April 12, 2016
More evidence continues to flood into the news showing the privacy dangers of student data collection, digital education, psychological profiling and career tracking. Below are two videos and excerpts that clarify this very well.
The first is a PBS News Hour discussion in their Making the Grade segment with Miami-Dade mom, researcher, blogger, and anti-Common Core warrior Suzette Lopez. Lopez's son's social security number was stolen. Here is the video followed by a partial transcript:
SUZETTE LOPEZ, Parent: I'm trying to protect my kids, and there's so much data collection that's going on right now that we we're not even aware of.
JOHN TULENKO: Suzette Lopez is a graphic designer who sends her children to Miami public schools.
SUZETTE LOPEZ: It's these third-party vendors that are what we're partnering with, that we're bringing them in. But then, how much oversight really is there with these partners? Who's keeping an eye on that data?
After teachers and students admitted that they go around the districts's security set-up all the time to download various apps, the reporter also interviewed a US attorney about how easy it was for a food service worker to log in and print out student social security number that she then used to set up fraudulent tax returns. This worker incident happened after the SSN of Lopez's son was stolen but the issues are the same. Lopez ontinues:
LOPEZ: My son's Social Security was stolen. So, it was stolen and it took three years to clear up and three years to keep telling the IRS that my son was my son.
In a related video
student privacy expert and law professor Dr. Joel Reidenberg of Fordham University also discussed the dangers of the amount of data regarding how a child interacts with education software and applications, called metadata. Here is that video followed by what we see as the most important quotes from the interview:
REIDENBERG: The worst that could happen is several forms of harm to children. Educational harm to children, where they are tracked or improperly labeled because of bad data practices.
"There has to be satisfactory remedies when children's information is misused. We have none today...Right now the sanction that exists in current law is totally ineffective. There's only one sanction in FERPA which is, the Federal Government can withhold funding to the school system if they're violating FERPA. In the 41 year history of the Statute, it has never happened."
It is imperative that you contact your member of the US House of Representatives
and ask for the following:
Vote No on SETRA, S 227 because it psychologically profiles children unless that provision is removed and there is real data privacy protection via a new FERPA law.
Do not vote to reauthorize FERPA unless the collection of social emotional data is prohibitied and there is real student data privacy protection.
Demand that the US Department of Education halt the plans to assess mindsets in the NAEP test next year because it violates one or more federal statutes and the Constitution.
April 7, 2016
We thank The Pulse 2016 for publishing Dr. Effrem's latest article on the role of education in the presidential election. This article has to do with businessman Donald Trump's answer to a a question about the roles of the federal government. Here is an excerpt:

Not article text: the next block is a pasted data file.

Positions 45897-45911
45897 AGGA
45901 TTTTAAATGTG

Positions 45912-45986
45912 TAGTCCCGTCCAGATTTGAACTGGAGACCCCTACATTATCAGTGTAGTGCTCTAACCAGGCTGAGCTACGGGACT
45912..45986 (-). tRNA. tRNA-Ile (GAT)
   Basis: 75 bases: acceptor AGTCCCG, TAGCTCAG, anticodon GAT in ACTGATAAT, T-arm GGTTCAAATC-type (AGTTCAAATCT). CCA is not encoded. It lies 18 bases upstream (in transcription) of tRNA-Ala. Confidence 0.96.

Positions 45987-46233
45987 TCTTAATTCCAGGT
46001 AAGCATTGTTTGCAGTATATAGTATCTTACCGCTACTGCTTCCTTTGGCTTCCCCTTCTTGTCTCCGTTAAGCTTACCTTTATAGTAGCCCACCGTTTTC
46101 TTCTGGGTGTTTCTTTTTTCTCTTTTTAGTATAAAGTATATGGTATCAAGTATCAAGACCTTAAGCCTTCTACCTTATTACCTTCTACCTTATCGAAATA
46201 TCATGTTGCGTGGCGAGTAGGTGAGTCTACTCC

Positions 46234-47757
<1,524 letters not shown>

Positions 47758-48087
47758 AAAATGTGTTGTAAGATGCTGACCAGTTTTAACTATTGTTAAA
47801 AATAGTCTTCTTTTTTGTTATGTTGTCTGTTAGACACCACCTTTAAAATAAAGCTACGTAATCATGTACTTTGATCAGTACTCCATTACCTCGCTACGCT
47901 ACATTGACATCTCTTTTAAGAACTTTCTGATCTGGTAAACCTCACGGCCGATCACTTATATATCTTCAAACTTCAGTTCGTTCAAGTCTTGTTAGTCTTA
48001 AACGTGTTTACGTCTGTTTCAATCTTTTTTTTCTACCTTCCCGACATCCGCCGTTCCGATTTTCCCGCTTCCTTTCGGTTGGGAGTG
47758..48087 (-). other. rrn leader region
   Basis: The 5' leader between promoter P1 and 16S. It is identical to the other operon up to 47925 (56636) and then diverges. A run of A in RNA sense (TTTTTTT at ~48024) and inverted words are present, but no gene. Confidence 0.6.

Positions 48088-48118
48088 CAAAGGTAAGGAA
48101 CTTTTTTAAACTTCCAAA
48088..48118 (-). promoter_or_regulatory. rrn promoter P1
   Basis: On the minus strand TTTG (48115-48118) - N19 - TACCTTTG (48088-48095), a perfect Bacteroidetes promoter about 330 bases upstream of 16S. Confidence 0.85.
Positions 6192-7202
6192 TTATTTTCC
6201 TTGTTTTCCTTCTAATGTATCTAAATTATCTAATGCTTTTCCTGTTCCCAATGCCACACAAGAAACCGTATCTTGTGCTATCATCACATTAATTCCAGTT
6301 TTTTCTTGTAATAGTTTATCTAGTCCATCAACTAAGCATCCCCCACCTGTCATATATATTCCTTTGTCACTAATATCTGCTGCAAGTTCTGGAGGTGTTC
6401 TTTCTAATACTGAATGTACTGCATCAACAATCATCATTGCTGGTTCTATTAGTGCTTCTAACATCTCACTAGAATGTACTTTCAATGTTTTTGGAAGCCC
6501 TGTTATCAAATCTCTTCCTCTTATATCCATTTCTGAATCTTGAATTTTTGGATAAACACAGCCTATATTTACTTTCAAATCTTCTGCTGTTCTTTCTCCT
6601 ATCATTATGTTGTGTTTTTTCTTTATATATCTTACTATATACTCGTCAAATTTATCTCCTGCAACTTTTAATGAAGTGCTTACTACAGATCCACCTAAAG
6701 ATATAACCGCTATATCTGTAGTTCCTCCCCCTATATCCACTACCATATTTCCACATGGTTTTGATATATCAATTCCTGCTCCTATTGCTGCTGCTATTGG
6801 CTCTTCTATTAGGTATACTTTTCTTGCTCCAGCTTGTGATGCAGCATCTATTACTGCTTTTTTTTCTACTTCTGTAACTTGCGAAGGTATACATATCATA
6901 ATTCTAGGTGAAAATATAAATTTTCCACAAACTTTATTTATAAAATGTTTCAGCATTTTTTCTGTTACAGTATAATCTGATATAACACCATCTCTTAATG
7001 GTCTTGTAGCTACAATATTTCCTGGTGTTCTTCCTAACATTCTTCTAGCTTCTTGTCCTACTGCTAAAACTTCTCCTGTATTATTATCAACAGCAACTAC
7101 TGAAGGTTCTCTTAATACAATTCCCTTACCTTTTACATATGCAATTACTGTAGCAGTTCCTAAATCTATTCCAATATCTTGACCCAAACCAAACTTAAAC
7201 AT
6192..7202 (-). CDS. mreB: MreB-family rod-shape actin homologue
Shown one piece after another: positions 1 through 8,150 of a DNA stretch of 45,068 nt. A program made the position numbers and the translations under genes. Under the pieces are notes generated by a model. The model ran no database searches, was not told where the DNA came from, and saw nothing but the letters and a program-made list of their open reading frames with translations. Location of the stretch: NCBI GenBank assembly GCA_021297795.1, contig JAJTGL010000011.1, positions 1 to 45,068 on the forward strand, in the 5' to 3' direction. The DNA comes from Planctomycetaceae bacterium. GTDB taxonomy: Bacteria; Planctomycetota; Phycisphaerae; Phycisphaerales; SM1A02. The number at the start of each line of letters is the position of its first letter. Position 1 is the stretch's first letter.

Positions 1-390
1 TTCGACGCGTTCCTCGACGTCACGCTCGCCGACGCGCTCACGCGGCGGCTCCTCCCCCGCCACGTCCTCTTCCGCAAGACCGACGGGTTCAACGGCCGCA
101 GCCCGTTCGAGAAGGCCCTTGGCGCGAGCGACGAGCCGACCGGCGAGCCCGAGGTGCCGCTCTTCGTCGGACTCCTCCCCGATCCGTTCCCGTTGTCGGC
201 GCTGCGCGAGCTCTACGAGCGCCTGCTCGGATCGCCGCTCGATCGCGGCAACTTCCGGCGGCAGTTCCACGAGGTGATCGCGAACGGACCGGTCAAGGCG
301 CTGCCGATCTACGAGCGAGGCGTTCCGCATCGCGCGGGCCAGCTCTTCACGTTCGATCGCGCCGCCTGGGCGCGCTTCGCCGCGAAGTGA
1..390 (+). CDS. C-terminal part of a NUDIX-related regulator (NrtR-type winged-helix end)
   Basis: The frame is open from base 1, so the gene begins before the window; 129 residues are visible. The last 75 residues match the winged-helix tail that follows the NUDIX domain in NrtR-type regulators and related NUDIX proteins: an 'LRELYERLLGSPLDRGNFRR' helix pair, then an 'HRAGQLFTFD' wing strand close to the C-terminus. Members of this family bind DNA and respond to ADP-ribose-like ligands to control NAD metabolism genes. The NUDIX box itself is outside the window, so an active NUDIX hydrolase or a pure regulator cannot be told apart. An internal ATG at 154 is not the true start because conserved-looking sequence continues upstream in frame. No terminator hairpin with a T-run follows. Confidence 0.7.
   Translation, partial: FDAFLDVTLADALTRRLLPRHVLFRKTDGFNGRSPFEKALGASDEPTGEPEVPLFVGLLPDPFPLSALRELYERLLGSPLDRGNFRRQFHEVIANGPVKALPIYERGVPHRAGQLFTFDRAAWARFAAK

However, Trump added to his long string of contradictions and dizzyingly rapid position changes during last Tuesday's presidential town hall on CNN. A combat veteran asked, "In your opinion, what are the top three functions of the United States government?" The tycoon responded that after security, the top functions of the federal government were education and health care. He then added housing. Here is the video of the exchange:
As is his pattern when questioned, Trump tried to walk his statement on education back a moment later, which turned into this steaming pile of incoherence:
ANDERSON COOPER: Aren't you against the federal government's involvement in education? Don't you want it to devolve to states?
DONALD TRUMP: I want it to go to state, yes. Absolutely. I want right now...
But then when Cooper followed up again:
COOPER: So that's not part of what the federal government's --
TRUMP: The federal government, but the concept of the country is the concept that we have to have education within the country, and we have to get rid of Common Core, and it should be brought to the state level.
Despite this, as with his idea to expand libel laws to go after journalists that say negative things about him, Mr. Trump again displayed his frightening lack of constitutional understanding. Obviously, government control of education, health care and housing are exactly the big government establishment solutions parents fighting Common Core and Fed Ed, conservatives, and Republicans all oppose. That philosophy is much closer to the positions of Hillary Clinton and Bernie Sanders on all three...
...For parents who have been fighting the battles against the Common Core -- and who have been bringing to light how those horrific standards are being used to psychologically manipulate, data mine and track their children into careers based on invasive, experimental tests that parents can never see, all based on federal law and policy -- Trump's statements are confusing and terribly disappointing. The federal government should have no role in education. And Donald Trump's lack of constitutional understanding, incoherence and rapid position shifts on this and many other issues should raise enormous red flags.
This constitutional confusion and /or illiteracy on education and other issues seems to have been problematic for him as he lost the Wisconsin primary by 13 points after being up significantly in the polls. After he likely wins his home state of New York, it will be interesting to see how the voters interact with him.